The Minneapolis Police Department appears to have forgotten the cardinal rule of social media: Not posting is always an option.
Time to Log Off is a weekly series documenting the many ways our political figures show their whole asses online.
2021 was a tumultuous year for the irredeemably flawed Minneapolis Police Department. Former officer Derek Chauvin was convicted of murdering George Floyd, an unarmed Black man accused of passing a counterfeit $20 bill, while his fellow officers kept an anguished crowd at bay; the department survived a grassroots abolition effort, only to have its chief — cited by anti-“abolish” politicians as the essential puzzle piece for meaningful reform in lieu of total dismantling — to announce he was leaving the force ASAP; violent crime surged, undercutting the pro-cop argument that the MPD was somehow the only effective bulwark against apocalyptic societal breakdown.
With all that in mind, I encourage you to try and imagine a worse, more offensive way for the Minneapolis Police Department to end 2021 than the following:
Please take a moment and really think about what you’re seeing here: The institution directly responsible for the death of George Floyd is now trying to frame itself as a participant in an effort led by the very community it traumatized in the wake of Floyd’s death. Chutzpah, thy name is MPD.
It’s easy to see this as a sort of sore-winner victory lap from a department that stands definitively un-abolished — a salt-in-the-wound effort to not only shoehorn itself into the healing process necessitated by its very actions, but to indeed take a modicum of credit for it too. At best it’s oblivious beyond comprehension. At worst, it’s a malicious attempt to grandstand in the wake of having survived a ballot measure to merely open up the possibility of replacing the department with something else by essentially saying, “Look at us! We’re here to stay, and there’s nothing you can do about it.”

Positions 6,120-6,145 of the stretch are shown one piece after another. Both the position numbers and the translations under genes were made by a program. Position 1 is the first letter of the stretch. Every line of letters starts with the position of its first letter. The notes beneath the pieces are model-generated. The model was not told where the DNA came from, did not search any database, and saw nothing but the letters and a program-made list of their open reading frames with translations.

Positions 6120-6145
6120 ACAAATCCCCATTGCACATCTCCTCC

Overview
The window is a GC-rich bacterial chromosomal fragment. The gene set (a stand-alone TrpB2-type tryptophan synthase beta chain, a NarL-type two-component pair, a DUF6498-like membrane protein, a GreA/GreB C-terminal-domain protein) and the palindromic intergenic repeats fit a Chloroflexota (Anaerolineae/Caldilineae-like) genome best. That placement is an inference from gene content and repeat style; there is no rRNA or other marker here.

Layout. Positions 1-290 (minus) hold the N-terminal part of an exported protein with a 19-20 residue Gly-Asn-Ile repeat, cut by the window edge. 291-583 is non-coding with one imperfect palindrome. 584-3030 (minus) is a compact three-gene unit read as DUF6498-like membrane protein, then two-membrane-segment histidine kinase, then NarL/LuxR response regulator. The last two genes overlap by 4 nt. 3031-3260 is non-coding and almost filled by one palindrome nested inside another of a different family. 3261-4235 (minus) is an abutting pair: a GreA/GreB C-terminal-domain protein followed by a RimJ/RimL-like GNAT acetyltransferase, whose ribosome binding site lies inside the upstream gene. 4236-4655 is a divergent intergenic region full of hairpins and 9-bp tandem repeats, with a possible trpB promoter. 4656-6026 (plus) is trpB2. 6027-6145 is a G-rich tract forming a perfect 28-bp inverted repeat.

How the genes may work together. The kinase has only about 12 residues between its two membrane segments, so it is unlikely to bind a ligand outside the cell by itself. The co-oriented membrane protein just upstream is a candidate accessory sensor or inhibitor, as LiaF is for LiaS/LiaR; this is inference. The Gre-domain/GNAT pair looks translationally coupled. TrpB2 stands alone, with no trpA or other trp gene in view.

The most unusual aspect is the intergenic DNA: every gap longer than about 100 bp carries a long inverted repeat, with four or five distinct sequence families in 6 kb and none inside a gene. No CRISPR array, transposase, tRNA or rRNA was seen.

Making matters worse is the fact that by gloating about its involvement in the George Floyd Memorial Holiday Classic tournament, the MPD essentially opened the floodgates for comments from the sort of people who would “like” a deeply problematic police department’s Facebook page in the first place. Which is to say: The post has been inundated with not-so-subtly racist retorts from people calling Floyd a “criminal” and a “thug” while comparing him to Charles Manson. And so the MPD gets to essentially have its cake and eat it too. Not only can they steal valor from a community trying desperately to heal from the pain they, themselves, caused, but at the same time they give a platform to those eager to revel in Floyd’s murder.
Perhaps 2022 will bring some serious, substantive, and long overdue change to Minneapolis and the way it takes care of its residents. To begin with, if the MPD is going to insist on sticking around, its first New Year’s resolution should be to remember that not posting is always an option. Better yet, they could simply log off entirely.